The Surprising Science of Happiness

February 26, 2014 Katharina Lochner

Have you ever had this feeling that some event in the future will make your life so much better than it is now?

For example, finally getting the promotion you have been working for, finding the partner that you have always been longing for, or losing the 10 kg of weight that you have been trying to get rid of for years? And then, finally, you will be the happiest person on the planet?

Science says that you might be for a while, but you won’t be for long. In a TED Talk, psychology professor Dan Gilbert from Harvard University explains that no matter whether we win a lottery or become paraplegic from one day to the other, we will after a certain amount of time return to our initial level of happiness. However, we have the “impact bias”, meaning that we overestimate the hedonic impact of future events. In truth these events have less impact than we think.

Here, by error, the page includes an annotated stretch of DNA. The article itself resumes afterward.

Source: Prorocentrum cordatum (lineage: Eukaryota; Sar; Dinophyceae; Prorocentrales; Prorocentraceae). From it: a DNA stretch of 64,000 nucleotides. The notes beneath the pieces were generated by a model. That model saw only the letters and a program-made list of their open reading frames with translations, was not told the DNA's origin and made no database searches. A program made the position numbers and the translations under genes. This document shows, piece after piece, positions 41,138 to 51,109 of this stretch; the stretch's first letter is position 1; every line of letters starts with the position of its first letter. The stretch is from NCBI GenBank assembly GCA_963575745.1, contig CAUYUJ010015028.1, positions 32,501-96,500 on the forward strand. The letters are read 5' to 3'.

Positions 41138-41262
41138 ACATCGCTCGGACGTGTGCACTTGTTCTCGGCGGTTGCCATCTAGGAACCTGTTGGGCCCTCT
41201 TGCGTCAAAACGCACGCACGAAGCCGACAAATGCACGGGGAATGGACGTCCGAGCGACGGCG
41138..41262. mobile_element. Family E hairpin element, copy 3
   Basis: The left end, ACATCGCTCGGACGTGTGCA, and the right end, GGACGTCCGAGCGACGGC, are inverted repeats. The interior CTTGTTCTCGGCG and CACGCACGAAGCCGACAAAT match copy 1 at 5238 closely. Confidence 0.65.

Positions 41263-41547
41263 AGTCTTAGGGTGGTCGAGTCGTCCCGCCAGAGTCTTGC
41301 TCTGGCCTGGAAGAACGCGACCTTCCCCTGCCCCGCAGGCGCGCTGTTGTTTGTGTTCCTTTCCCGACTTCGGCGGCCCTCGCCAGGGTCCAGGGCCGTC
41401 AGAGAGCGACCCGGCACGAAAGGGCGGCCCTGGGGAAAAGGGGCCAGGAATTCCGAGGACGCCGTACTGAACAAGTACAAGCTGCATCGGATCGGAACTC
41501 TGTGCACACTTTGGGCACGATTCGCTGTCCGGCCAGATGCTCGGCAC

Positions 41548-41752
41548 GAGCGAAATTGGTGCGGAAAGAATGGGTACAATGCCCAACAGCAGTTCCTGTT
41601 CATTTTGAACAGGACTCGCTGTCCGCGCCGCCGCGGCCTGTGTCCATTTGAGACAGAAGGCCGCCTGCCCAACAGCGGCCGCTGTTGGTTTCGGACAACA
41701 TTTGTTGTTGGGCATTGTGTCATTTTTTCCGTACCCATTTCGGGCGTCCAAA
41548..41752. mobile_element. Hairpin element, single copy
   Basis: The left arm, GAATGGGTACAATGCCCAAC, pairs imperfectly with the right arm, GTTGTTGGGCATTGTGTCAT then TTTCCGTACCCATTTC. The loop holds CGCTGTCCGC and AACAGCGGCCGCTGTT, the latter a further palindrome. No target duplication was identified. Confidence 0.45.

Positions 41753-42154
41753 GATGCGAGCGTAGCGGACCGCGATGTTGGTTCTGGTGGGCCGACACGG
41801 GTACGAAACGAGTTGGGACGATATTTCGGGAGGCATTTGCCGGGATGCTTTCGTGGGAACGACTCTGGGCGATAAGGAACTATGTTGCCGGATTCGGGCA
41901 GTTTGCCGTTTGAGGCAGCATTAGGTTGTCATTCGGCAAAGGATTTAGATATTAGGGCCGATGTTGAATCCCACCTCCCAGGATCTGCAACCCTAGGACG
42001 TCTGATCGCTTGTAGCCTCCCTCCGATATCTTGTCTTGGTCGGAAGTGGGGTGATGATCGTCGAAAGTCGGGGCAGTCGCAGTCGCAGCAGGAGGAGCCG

Dan Gilbert says there are two kinds of happiness: Natural happiness is when we get what we wanted. Synthetic happiness is what we make when we don’t get it. In a series of experiments he found that humans are actually pretty good at creating it for themselves. On the other hand a lot of misery stems from overrating the difference between the situation one is currently in and the alternative situation – from wanting too much what we do not have at the moment. Thus, he argues that happiness does not so much originate in what happens to us. Rather, we have the power to synthesise our happiness!

About the Author

Katharina Lochner

Dr Katharina Lochner is the former research director for the cut-e Group which was acquired by Aon in 2017. Katharina is now a researcher and lecturer at the University of Applied Sciences Europe in Iserlohn, Germany. In her role at cut-e, she applied the research in organizational and work psychology to real-world assessment practice. She has a strong expertise in the construction and evaluation of online psychometric tools.

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